She didn’t worry about what others thought. We spend a lot of time and money on what clothes we wear. Megan was happy with anything that wasn’t too warm or too cold—even the ridiculous combinations that Daddy would put on her. If she saw something on her plate she didn’t want, she threw it on the floor. On the other hand, if she saw something she did want on someone else’s plate she reached over and took it. We learned to sit a long way away from everyone else at restaurants.

We learned to be simple around Megan—and quick. How many of you had your glasses stolen by Megan? I’ll always cherish the memory of one older woman at College Church who held her, smiled, and said, “You’re the most precious thing I’ve ever seen.” Megan smiled back like a mongoose smiles at the snake before striking. Then in a nanosecond, Megan had her glasses and tossed them across the room, still flashing her crooked smile. And how many of you learned not to wear earrings, necklaces, or anything else that could be grabbed when helping with Megan?

The Lord surrounded us with people who helped us raise and care for Megan. My guess is that all of you feel like you received much more than you ever gave. Perhaps you even wondered about what the Hebrews writer said: “Do not forget to entertain strangers, for by so doing some people have entertained strangers without knowing it.”

How could we express our love and gratitude enough to you? To all the friends and family who helped us—I can’t even begin. But we know it wasn’t easy. I’ll always remember the time my mom kept Megan a week, and during that time called one of her friends, offering her a hundred million dollars if she’d come take care of Megan for an hour.

A couple of things have to be said though. First, to her brothers. Matt, you were Megan’s hero. It didn’t matter how much we did for her, you were always her hero. She idolized you. You were a wonderful brother—even though at times Megan’s many, demanding needs meant less of our time for you. And Christopher, you’ll have to know your sister through pictures and videos—and even more through stories. Many worried about how Megan would be with you when you were born—since her love could at times be a bit rough. But with you her gentle spirit was always matched with gentle hands.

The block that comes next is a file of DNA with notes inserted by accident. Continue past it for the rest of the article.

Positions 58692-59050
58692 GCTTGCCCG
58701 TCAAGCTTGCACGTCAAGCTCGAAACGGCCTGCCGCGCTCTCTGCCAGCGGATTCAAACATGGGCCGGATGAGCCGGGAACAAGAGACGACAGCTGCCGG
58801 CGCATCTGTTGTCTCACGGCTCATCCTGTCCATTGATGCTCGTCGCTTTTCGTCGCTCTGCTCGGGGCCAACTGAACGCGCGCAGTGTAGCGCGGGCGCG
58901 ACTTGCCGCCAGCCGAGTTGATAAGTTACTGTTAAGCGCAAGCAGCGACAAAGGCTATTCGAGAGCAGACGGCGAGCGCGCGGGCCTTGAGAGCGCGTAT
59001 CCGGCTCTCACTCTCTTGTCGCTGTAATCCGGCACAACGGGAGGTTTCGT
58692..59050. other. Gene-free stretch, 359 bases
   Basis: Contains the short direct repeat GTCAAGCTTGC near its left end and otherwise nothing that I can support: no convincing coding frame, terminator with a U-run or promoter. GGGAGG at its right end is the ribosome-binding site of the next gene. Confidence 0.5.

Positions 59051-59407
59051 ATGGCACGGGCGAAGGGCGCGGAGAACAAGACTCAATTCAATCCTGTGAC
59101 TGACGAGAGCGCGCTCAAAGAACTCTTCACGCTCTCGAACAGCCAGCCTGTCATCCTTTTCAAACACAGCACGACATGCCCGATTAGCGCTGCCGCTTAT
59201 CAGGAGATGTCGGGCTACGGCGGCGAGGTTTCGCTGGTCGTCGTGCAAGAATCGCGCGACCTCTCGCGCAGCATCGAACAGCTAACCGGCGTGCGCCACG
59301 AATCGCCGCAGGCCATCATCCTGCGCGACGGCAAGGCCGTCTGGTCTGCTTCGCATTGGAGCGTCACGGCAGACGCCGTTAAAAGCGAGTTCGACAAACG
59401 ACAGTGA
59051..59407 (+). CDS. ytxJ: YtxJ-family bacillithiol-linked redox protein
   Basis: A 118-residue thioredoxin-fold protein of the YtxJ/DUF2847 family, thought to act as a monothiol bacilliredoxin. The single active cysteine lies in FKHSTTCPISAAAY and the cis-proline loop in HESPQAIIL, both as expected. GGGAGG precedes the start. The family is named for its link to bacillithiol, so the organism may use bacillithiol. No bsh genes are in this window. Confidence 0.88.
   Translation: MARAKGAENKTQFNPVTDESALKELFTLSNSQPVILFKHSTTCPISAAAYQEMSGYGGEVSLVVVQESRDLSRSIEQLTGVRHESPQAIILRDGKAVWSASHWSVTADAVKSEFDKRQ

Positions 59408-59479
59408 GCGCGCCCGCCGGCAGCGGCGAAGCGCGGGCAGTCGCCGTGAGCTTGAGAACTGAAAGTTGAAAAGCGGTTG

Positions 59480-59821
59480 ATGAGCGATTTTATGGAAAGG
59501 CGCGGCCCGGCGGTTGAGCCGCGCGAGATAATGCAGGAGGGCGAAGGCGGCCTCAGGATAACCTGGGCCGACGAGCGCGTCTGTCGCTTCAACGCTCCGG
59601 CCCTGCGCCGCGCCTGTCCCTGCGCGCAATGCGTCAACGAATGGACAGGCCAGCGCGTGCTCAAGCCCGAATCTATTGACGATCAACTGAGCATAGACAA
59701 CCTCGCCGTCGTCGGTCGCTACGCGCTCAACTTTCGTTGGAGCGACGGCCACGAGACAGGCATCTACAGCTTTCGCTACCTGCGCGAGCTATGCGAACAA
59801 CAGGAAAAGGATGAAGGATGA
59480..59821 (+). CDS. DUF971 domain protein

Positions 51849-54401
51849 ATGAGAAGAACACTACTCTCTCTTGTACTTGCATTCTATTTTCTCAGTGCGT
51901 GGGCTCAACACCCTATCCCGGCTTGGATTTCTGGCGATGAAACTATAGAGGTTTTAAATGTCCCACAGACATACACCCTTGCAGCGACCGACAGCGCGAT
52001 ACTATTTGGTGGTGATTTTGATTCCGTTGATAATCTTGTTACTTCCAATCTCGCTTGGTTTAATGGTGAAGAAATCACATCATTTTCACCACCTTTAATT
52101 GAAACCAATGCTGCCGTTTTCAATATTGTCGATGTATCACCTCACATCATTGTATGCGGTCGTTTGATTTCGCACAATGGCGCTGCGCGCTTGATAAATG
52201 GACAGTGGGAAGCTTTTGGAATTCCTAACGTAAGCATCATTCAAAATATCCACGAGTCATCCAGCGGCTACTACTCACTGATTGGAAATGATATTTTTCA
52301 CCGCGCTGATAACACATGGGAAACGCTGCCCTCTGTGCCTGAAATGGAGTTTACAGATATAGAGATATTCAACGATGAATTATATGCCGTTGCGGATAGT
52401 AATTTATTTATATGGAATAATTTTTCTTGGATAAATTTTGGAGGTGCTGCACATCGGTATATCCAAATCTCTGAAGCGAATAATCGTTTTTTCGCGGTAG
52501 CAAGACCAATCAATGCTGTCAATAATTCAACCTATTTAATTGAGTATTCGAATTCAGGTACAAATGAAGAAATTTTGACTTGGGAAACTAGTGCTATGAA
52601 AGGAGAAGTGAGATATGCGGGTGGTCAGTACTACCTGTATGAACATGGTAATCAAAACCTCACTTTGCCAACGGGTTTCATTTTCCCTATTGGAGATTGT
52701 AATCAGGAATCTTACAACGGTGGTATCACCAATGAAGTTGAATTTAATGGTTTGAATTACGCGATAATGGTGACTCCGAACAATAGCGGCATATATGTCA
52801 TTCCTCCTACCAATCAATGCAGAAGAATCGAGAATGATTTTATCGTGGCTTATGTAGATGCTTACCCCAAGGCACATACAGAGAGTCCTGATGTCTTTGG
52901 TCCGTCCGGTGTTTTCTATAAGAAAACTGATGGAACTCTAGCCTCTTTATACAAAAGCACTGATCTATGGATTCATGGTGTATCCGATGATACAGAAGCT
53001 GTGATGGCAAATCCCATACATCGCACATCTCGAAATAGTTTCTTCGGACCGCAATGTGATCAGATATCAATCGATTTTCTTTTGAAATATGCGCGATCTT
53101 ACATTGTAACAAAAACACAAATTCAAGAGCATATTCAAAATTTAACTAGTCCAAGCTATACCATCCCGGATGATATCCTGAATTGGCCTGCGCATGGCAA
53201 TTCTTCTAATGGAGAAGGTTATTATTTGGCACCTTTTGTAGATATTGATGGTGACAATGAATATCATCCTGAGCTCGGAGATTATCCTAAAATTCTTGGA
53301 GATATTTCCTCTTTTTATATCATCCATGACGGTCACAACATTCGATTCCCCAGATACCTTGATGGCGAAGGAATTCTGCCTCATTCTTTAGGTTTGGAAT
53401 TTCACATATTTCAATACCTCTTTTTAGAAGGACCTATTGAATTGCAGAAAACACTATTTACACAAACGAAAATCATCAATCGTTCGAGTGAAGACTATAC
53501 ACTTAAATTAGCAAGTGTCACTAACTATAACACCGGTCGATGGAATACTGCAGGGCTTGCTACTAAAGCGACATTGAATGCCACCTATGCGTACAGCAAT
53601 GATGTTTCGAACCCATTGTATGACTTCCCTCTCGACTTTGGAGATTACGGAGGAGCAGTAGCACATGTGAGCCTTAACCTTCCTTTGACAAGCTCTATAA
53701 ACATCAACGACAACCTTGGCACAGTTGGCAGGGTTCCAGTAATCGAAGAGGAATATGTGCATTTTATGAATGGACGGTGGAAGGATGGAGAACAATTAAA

But Diane, while many loved Megan and cared for her—you gave her your life. While many have heard me preach, many more have been taught the gospel by your life. “For whoever wants to save his life will lose it, but whoever loses his life for me and for the gospel will save it.” You are the strongest woman I’ve ever known. How did you give up so much sleep and still survive? How did you keep your sanity? How did you give Megan 20 hours a day—and still give so much love to Matt, Christopher, me, and so many friends?

Megan’s greatest desire has now come about. She is now marching in the Lord’s army. We have a deep hole of sadness to face because this sweet angel is gone. But we also have buried within us incredible joy because one who could never march in the infantry, ride in the cavalry, or shoot the artillery is now in the Lord’s army.

Please save a few spots in the ranks for us, Megie. Because your mother, your daddy, your brothers, and many others will always look forward to seeing you again.


This beautiful eulogy was delivered by Mike Cope at Megan’s funeral on November 23, 1994. Despite Mike’s reluctance, Rubel Shelly and Phillip Morrison insisted that the tribute be shared with Wineskins readers.

Mike Cope

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Profile photo of Matt DabbsThis author published 1577 posts in this site.
Matt is the preaching minister at the Auburn Church of Christ in Auburn, Alabama. He and Missy have been married 12 years and are raising two wonderful boys, Jonah and Elijah. Matt is passionate about reaching and discipling young adults, small groups, and teaching. Matt is currently the editor and co-owner of Wineskins.org.